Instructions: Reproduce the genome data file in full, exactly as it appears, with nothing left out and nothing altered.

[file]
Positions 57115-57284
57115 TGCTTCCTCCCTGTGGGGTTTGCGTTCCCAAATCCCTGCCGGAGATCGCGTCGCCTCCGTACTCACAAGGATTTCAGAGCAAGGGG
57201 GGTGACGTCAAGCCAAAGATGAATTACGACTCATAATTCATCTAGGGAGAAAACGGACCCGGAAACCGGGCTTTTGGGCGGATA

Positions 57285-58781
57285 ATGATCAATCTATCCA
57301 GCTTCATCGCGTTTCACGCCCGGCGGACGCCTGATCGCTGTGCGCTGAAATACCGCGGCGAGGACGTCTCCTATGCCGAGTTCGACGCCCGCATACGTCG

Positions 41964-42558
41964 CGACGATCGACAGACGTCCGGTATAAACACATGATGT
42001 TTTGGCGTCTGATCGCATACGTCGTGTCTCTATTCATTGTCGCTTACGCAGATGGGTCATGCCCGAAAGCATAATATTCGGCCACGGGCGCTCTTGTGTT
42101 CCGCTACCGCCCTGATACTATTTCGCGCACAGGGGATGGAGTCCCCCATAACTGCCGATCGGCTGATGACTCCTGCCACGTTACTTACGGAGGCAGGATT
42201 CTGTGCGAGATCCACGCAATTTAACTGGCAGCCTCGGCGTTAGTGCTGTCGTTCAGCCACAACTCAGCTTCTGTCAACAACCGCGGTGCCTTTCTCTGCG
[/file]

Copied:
Positions 57115-57284
57115 TGCTTCCTCCCTGTGGGGTTTGCGTTCCCAAATCCCTGCCGGAGATCGCGTCGCCTCCGTACTCACAAGGATTTCAGAGCAAGGGG
57201 GGTGACGTCAAGCCAAAGATGAATTACGACTCATAATTCATCTAGGGAGAAAACGGACCCGGAAACCGGGCTTTTGGGCGGATA

Positions 57285-58781
57285 ATGATCAATCTATCCA
57301 GCTTCATCGCGTTTCACGCCCGGCGGACGCCTGATCGCTGTGCGCTGAAATACCGCGGCGAGGACGTCTCCTATGCCGAGTTCGACGCCCGCATACGTCG

Positions 41964-42558
41964 CGACGATCGACAGACGTCCGGTATAAACACATGATGT
42001 TTTGGCGTCTGATCGCATACGTCGTGTCTCTATTCATTGTCGCTTACGCAGATGGGTCATGCCCGAAAGCATAATATTCGGCCACGGGCGCTCTTGTGTT
42101 CCGCTACCGCCCTGATACTATTTCGCGCACAGGGGATGGAGTCCCCCATAACTGCCGATCGGCTGATGACTCCTGCCACGTTACTTACGGAGGCAGGATT
42201 CTGTGCGAGATCCACGCAATTTAACTGGCAGCCTCGGCGTTAGTGCTGTCGTTCAGCCACAACTCAGCTTCTGTCAACAACCGCGGTGCCTTTCTCTGCG